Celiac Disease (CD) is unique in that a specific food component, gluten, has been identified as the trigger. When individuals with CD eat gluten, the villi (tiny hair-like projections in the small intestine that absorb nutrients from food) are damaged. This is due to an autoimmune reaction to gluten. Damaged villi do not effectively absorb basic nutrients – proteins, carbohydrates, fats, vitamins, minerals and, in some cases, water and bile salts. If CD is left untreated, damage to the small bowel can be chronic and life threatening, causing an increased risk of associated disorders – both nutritional and immune related.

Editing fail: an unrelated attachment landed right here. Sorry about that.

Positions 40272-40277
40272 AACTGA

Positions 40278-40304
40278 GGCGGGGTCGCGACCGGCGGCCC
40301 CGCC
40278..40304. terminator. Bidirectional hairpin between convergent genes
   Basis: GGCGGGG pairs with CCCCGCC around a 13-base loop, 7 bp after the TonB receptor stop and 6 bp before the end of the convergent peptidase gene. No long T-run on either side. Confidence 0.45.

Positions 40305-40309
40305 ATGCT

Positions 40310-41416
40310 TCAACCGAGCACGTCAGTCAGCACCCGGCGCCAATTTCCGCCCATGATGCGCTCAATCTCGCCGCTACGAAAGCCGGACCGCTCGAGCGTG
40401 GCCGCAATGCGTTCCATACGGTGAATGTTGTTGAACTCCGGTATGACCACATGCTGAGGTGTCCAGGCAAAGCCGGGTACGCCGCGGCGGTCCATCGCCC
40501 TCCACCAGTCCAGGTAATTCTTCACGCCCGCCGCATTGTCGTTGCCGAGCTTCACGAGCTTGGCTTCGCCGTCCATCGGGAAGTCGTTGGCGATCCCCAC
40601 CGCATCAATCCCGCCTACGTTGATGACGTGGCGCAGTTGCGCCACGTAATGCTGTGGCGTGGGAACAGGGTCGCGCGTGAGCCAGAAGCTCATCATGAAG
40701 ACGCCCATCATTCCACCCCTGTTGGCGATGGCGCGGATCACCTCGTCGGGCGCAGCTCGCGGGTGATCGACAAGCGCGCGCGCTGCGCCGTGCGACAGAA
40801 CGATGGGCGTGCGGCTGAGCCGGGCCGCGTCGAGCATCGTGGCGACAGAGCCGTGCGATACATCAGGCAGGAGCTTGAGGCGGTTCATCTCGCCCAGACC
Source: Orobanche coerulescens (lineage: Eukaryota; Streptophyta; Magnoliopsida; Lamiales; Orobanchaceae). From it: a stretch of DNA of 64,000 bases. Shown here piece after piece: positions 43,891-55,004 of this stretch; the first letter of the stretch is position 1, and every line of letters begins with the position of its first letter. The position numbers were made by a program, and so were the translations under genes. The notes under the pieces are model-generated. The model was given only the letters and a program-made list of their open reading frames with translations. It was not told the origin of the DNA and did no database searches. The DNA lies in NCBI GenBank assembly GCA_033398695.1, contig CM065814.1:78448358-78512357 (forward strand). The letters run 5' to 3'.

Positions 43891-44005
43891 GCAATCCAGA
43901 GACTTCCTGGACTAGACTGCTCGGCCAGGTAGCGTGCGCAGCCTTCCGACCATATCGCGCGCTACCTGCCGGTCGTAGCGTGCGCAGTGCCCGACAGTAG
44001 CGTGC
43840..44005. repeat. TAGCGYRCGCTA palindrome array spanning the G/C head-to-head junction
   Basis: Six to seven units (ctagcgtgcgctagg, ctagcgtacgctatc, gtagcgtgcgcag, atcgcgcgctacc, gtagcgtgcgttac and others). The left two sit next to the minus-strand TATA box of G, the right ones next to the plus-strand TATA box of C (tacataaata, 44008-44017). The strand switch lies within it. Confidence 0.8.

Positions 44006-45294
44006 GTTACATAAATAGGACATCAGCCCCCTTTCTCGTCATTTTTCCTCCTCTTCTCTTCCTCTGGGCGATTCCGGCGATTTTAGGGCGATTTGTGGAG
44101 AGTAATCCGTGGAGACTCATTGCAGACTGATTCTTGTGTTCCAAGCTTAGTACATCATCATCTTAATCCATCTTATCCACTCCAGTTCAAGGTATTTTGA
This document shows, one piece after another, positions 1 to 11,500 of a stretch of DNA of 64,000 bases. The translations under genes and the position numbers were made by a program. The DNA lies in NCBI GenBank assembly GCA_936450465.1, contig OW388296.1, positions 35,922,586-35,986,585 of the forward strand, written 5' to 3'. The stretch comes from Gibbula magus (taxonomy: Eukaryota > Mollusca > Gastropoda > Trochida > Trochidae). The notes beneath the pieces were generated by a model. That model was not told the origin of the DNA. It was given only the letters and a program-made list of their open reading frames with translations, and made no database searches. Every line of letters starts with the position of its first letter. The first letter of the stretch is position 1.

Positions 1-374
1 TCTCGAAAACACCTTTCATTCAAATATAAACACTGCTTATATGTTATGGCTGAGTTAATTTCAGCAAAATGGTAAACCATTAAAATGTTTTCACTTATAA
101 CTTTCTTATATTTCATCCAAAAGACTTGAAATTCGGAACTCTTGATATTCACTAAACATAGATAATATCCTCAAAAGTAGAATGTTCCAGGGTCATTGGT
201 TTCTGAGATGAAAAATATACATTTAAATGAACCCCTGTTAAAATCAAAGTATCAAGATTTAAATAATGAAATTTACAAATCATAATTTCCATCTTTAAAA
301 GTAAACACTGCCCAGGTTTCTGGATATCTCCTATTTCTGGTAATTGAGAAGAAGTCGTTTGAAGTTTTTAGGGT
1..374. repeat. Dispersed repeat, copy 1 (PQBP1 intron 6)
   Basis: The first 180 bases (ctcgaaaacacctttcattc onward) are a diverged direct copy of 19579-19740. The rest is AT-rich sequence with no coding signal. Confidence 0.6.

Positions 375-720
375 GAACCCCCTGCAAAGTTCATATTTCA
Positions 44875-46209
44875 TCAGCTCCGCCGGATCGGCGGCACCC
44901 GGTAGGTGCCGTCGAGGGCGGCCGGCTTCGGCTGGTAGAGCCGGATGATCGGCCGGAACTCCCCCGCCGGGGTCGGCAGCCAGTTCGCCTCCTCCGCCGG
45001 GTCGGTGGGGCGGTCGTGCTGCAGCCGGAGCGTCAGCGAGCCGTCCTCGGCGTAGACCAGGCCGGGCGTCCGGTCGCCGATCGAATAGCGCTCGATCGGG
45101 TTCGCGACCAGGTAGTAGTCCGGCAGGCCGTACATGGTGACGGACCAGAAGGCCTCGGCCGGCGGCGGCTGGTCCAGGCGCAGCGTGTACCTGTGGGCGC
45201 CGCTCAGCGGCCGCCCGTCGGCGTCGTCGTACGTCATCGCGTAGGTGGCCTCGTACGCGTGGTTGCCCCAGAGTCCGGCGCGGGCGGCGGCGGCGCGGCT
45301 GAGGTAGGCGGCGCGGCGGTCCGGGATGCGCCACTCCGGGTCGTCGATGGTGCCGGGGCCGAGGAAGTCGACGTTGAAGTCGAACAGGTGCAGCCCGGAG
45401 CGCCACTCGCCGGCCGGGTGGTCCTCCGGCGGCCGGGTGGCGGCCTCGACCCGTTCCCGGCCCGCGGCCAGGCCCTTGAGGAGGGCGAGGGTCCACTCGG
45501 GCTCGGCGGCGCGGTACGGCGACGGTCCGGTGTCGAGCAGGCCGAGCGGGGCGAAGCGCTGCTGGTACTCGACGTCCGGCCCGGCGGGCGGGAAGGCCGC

Dermatitis Herpetiformis (DH) is the skin manifestation of celiac disease characterized by blistering, intensely itchy skin. The rash has a symmetrical distribution and is most frequently found on the face, elbows, knees and buttocks. DH patients can have intestinal damage without obvious gastrointestinal symptoms.
Dermatitis Herpetiformis (DH) is diagnosed by a biopsy of a skin lesion and staining for IgA in the tissues. More than 85% of DH patients have small bowel sensitivity to gluten. Everyone with DH needs to follow a gluten-free diet.
ASSOCIATED AUTOIMMUNE DISORDERS
Insulin-dependent Type 1 Diabetes Mellitus, Liver diseases, Thyroid Disease-Hashimoto’s Thyroiditis, Lupus (SLE), Addison’s Disease, Chronic Active Hepatitis, Rheumatoid Arthritis, Turner Syndrome, Sjögren’s Syndrome, Raynaud’s Syndrome, Alopecia Areata and Scleroderma
OTHER DISORDERS LINKED WITH CELIAC DISEASE
Down Syndrome, Fibromyalgia, Chronic Fatigue Syndrome, Williams Syndrome